Sano di Pietro, Incoronazione della Vergine

Museum of Sacred Art in Val d’Arbia

This collection of sacred art (paintings, sculptures, gold worked fabrics) all comes from the Val d’Arbia area.

Via Soccini, 17
This collection of sacred art was first put on display in another location in 1979. The Museum was later transferred to the Ricci Socini palazzo, itself a wonderful example of liberty style interior design and architecture. The collection was originally put together by don Crescenzio Massari, a local parish priest, who gathered together many sacred works of art from the area’s churches in 1926. The works he collected form the core of what has become a rich and fascinating collection. As the collection has grown, the museum’s aims have stayed true to don Crescenzio Massari’s original intentions, that is to document the artistic expression of religious worship in the valley area.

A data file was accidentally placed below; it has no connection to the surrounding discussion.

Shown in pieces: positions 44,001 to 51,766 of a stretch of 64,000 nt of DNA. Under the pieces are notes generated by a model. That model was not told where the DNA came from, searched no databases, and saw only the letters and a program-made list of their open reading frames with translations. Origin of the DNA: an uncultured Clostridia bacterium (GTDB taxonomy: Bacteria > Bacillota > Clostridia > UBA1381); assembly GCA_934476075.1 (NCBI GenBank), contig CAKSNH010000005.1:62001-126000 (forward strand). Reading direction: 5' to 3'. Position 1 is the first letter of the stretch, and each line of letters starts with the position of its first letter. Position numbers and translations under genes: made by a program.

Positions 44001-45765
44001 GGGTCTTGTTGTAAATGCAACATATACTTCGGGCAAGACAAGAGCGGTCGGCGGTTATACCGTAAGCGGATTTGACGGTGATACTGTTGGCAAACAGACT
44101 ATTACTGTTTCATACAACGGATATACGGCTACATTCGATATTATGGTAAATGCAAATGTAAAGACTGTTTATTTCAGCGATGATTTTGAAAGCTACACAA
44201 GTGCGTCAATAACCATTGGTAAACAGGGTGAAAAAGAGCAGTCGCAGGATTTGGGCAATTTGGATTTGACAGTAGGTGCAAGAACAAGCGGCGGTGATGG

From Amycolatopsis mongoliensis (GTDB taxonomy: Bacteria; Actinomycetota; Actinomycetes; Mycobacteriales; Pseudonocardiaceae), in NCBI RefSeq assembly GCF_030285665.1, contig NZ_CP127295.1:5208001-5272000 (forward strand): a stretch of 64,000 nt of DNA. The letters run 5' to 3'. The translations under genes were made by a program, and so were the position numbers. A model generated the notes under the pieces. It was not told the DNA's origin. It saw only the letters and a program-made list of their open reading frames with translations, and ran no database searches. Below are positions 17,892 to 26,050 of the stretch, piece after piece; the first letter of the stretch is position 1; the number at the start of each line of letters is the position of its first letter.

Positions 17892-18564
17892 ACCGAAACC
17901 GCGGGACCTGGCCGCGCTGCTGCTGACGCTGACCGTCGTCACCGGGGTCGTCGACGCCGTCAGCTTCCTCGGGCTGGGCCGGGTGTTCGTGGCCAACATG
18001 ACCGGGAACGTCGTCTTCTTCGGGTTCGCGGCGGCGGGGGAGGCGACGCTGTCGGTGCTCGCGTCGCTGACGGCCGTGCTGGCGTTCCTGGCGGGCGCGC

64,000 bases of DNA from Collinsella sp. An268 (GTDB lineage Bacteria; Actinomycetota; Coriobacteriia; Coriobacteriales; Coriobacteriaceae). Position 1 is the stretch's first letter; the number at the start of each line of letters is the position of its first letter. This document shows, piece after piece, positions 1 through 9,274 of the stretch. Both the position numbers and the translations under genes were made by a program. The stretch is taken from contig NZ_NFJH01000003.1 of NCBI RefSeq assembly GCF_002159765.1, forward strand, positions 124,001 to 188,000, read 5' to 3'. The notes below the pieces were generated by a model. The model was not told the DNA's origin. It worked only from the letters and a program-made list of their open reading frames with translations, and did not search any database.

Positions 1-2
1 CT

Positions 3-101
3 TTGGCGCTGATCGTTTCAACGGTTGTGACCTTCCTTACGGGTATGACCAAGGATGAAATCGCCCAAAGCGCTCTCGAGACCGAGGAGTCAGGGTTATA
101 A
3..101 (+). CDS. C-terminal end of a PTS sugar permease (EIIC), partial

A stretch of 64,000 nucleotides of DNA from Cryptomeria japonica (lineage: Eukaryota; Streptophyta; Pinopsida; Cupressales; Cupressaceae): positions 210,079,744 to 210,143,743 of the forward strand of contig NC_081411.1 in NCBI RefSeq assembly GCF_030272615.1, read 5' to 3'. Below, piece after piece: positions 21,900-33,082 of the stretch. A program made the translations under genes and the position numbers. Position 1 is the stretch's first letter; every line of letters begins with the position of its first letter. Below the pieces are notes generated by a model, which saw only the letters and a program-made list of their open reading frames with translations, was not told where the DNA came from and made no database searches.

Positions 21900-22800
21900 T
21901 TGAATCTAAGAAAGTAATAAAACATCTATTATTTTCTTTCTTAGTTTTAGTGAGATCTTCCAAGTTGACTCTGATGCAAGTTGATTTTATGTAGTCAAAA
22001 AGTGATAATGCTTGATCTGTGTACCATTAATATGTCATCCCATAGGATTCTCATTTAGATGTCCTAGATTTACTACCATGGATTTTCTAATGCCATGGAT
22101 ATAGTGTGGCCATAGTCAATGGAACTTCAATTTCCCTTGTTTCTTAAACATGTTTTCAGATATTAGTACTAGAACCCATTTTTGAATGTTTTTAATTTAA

The collection includes sacred works of art such as paintings, sculptures and gold worked fabrics, all of which come from the Val d’Arbia area. The main artists of the Sienese school are present including Duccio, Pietro Lorenzetti, Luca di Tommé and Andrea di Bartolo (fourteenth century); Sano di Pietro, Matteo di Giovanni, Girolamo di Benvenuto, Pietro di Domenico and Guidoccio Cozzarelli (fifteenth century); Baccafumi’s followers, from Bartolomeo to David, Brescianino and Riccio (sixteenth century); Rutilio Manetti, Francesco Vanni, Astolfo Petrazzi, Ventura e Simondio Salimbeni, Francesco Bartolini and Bernardino Mei (seventeenth century).

The small town is located where the river Arvia and Ombrone converge
There have been settlements on the site where Buonconvento is today since ancient times. The first documented evidence of human habitation here though dates back to the end of the twelfth century. It is documented as being an important town for trade, thanks to its strategic position on the two rivers, the Arvia and the Ombrone. ...